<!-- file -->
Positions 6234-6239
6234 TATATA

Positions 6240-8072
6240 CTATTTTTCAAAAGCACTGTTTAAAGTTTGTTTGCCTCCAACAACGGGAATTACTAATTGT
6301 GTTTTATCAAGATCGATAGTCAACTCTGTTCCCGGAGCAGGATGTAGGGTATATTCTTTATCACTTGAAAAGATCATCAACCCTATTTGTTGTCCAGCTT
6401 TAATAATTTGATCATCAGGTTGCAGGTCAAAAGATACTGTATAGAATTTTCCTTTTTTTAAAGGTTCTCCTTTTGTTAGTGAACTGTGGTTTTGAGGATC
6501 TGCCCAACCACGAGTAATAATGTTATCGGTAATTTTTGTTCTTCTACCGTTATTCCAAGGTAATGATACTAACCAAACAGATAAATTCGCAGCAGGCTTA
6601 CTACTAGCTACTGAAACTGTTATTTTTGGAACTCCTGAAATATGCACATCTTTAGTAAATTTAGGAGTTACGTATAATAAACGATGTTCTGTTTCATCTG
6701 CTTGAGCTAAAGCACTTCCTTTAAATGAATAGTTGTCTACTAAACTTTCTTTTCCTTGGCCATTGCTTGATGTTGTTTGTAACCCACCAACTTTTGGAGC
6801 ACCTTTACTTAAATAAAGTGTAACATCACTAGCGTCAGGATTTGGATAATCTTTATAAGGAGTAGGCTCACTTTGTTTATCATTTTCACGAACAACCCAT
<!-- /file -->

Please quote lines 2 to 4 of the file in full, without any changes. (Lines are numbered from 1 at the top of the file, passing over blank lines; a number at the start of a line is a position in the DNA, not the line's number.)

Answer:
6234 TATATA

Positions 6240-8072
6240 CTATTTTTCAAAAGCACTGTTTAAAGTTTGTTTGCCTCCAACAACGGGAATTACTAATTGT